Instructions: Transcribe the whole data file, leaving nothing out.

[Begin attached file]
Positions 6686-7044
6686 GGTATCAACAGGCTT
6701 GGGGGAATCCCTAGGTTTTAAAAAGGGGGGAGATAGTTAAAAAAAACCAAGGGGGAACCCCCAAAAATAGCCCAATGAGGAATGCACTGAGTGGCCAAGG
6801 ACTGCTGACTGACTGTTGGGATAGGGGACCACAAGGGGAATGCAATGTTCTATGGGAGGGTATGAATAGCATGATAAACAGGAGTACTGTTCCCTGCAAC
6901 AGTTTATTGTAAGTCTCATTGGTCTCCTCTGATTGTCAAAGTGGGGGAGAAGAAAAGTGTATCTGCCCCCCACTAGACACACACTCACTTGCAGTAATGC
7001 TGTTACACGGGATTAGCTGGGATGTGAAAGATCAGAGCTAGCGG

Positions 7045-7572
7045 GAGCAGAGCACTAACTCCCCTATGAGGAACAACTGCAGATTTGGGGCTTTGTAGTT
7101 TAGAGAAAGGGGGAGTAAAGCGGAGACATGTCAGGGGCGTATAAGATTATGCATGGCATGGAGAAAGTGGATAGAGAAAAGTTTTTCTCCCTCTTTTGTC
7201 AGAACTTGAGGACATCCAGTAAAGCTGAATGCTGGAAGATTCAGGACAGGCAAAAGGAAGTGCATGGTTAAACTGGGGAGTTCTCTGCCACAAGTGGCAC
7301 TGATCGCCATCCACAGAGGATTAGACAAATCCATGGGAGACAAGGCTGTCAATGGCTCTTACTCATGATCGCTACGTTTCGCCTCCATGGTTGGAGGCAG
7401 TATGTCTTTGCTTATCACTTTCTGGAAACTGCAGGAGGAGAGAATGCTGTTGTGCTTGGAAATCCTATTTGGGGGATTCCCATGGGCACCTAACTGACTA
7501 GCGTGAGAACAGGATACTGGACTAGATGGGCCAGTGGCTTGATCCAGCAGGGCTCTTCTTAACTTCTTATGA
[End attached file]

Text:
Positions 6686-7044
6686 GGTATCAACAGGCTT
6701 GGGGGAATCCCTAGGTTTTAAAAAGGGGGGAGATAGTTAAAAAAAACCAAGGGGGAACCCCCAAAAATAGCCCAATGAGGAATGCACTGAGTGGCCAAGG
6801 ACTGCTGACTGACTGTTGGGATAGGGGACCACAAGGGGAATGCAATGTTCTATGGGAGGGTATGAATAGCATGATAAACAGGAGTACTGTTCCCTGCAAC
6901 AGTTTATTGTAAGTCTCATTGGTCTCCTCTGATTGTCAAAGTGGGGGAGAAGAAAAGTGTATCTGCCCCCCACTAGACACACACTCACTTGCAGTAATGC
7001 TGTTACACGGGATTAGCTGGGATGTGAAAGATCAGAGCTAGCGG

Positions 7045-7572
7045 GAGCAGAGCACTAACTCCCCTATGAGGAACAACTGCAGATTTGGGGCTTTGTAGTT
7101 TAGAGAAAGGGGGAGTAAAGCGGAGACATGTCAGGGGCGTATAAGATTATGCATGGCATGGAGAAAGTGGATAGAGAAAAGTTTTTCTCCCTCTTTTGTC
7201 AGAACTTGAGGACATCCAGTAAAGCTGAATGCTGGAAGATTCAGGACAGGCAAAAGGAAGTGCATGGTTAAACTGGGGAGTTCTCTGCCACAAGTGGCAC
7301 TGATCGCCATCCACAGAGGATTAGACAAATCCATGGGAGACAAGGCTGTCAATGGCTCTTACTCATGATCGCTACGTTTCGCCTCCATGGTTGGAGGCAG
7401 TATGTCTTTGCTTATCACTTTCTGGAAACTGCAGGAGGAGAGAATGCTGTTGTGCTTGGAAATCCTATTTGGGGGATTCCCATGGGCACCTAACTGACTA
7501 GCGTGAGAACAGGATACTGGACTAGATGGGCCAGTGGCTTGATCCAGCAGGGCTCTTCTTAACTTCTTATGA